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Safety barriers for swimming pools

pool perimeter barrier fencingRob Cox


Pool Safety: Barriers for Swimming Pools

How accessible is your swimming pool? Are your gates self-closing and self-latching? Looks like the gate in the picture to the left is not. This small wood fence shown is also rather climbable, and may not meet code in many jurisdictions.

One of the best Layers of Protection around your pool is a good barrier. Barriers can be a fence, with visibility through the fence to the pool, from the house. Many pool designers will also use walls, shrubbery and deck levels to create barriers to access.

It's important to limit the points of access to a pool - and all points of access should be visible from as many other areas as possible.

A good pool barrier will keep small children (under that age of 5) from gaining access either through, under or over the barrier.

Pool Fences and Wall Barriers:

  • Should be at least 4 feet in height, with no more than 3" slats in between the uprights.
  • Fences should be designed so that no footholds exist, where a small foot could get a leg up.
  • Chain link fences should use normal sized 1-3/4" diamonds or spaces between the wires.
  • Fences should be no more than 4 inches above the ground, to keep kids and critters out.
  • Fencing should not obstruct a clear view of the pool, from all areas.
  • Removable fencing (shown right) must be closed to be effective.
  • Pool fencing on 3 sides of the pool, with the house being the fourth side, requires that all doors on the back of the house be locked and alarmed. You should also consider adding a pool alarm as a secondary layer of protection.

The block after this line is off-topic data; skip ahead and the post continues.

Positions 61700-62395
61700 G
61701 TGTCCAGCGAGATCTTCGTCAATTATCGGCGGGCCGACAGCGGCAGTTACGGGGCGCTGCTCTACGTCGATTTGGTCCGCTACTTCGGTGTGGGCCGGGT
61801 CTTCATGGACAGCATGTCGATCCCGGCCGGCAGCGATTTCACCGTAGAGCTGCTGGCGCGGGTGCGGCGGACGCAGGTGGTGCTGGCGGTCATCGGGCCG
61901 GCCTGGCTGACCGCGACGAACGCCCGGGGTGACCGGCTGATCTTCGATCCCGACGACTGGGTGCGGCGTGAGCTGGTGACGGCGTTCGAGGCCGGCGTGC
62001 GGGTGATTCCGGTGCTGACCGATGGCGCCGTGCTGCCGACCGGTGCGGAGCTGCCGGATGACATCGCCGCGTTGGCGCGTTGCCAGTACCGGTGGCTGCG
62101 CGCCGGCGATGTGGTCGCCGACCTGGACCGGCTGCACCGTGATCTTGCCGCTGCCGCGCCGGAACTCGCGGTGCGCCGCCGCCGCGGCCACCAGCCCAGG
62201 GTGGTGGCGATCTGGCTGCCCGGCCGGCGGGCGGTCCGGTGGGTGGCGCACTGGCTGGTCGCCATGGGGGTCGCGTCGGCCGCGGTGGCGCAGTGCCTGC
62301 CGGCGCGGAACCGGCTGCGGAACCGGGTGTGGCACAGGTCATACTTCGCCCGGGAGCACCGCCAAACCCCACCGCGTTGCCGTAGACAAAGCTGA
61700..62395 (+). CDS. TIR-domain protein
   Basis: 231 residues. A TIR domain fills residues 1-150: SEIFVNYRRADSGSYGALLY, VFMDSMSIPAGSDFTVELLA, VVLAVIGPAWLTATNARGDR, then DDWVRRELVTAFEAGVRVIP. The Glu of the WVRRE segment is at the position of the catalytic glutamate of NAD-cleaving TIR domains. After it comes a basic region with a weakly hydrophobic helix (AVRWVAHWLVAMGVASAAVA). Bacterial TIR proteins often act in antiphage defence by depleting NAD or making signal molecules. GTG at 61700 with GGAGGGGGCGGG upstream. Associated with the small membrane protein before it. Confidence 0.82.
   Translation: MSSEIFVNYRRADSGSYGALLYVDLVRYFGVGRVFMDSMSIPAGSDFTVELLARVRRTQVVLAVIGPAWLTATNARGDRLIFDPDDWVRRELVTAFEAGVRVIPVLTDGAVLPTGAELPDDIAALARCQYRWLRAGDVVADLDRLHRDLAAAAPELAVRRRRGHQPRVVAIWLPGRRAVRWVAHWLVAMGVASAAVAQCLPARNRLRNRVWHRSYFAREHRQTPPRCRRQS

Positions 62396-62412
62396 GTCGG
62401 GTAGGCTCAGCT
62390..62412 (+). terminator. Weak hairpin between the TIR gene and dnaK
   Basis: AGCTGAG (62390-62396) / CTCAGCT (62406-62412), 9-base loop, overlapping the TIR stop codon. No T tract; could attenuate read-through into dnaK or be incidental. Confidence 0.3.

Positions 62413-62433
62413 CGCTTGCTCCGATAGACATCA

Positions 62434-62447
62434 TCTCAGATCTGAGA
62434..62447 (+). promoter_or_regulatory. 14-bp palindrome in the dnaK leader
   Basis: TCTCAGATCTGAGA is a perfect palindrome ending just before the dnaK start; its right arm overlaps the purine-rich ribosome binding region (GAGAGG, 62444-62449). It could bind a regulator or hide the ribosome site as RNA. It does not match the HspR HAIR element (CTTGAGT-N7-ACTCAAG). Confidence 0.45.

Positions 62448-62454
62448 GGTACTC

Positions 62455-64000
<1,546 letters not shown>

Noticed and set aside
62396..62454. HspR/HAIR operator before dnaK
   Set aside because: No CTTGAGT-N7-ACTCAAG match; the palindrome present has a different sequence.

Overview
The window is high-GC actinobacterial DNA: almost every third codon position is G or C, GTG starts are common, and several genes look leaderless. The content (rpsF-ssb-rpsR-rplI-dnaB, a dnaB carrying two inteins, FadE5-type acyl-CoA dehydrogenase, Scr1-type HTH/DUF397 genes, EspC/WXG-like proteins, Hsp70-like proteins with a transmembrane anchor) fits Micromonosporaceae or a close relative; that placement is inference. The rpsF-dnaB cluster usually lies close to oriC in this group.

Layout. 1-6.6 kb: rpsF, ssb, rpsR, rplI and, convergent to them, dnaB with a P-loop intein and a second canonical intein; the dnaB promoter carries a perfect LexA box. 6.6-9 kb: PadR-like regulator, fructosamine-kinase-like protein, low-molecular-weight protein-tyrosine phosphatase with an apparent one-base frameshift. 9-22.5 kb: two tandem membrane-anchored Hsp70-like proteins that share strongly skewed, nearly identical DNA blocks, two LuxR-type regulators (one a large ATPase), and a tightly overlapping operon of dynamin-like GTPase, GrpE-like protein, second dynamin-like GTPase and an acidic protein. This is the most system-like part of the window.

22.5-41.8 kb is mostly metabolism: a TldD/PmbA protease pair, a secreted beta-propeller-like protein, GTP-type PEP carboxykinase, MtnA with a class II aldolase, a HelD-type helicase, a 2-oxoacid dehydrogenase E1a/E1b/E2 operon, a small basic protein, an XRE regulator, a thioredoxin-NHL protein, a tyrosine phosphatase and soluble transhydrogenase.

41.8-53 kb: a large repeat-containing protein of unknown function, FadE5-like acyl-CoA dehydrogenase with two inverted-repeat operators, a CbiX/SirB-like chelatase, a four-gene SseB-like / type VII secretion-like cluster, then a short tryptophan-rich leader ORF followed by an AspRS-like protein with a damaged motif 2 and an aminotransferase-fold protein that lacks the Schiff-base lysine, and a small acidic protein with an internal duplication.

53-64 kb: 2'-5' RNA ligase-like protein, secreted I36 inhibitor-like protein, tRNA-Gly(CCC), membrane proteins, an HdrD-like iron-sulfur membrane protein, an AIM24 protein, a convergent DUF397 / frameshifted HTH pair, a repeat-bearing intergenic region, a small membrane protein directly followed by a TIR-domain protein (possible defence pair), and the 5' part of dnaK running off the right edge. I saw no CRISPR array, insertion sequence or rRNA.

fence barrier - mesh pool safety fencePool Gates:

  • Pool Gates should be self-closing and self-latching. Use a 12" spring, or install the Magna-Latch.
  • Place the latch release high up on the inside of the fence, to prevent small folks from reaching over.
  • The gap between the fence and gate should be no more than 1/2", to keep small hands from reaching the latch.
  • Keep chairs, trunks, stumps and anything that can be used to step-up on, away from the pool fence and gate.
  • Inspect and maintain your gate regularly, and if possible, keep the gate locked, or use a pool gate alarm.

Shrubs & Hedges:

  • Dense shrubbery can only be an effective barrier when a fence or wall is behind it.
  • Boxwood, Arborvitae or Ligustrum are fast growing, and good as semi-barrier hedges.
  • A thick garden of Cactus might also deter some young ones!

Every pool needs a fence, to protect it's owner from unauthorized and unsafe use. Above ground pools, especially portable pools, can be dangerous without proper fencing. Smaller play pools are particularly dangerous, and their soft sides can allow toddlers to "roll" into the pool. Even small drainage and retention ponds can pose a hazard, consider a small wrought iron fence, if there's any chance of small children ever being in the area.

Take some time this week to check your fence and gates this week to maintain the safety of your pool barriers.



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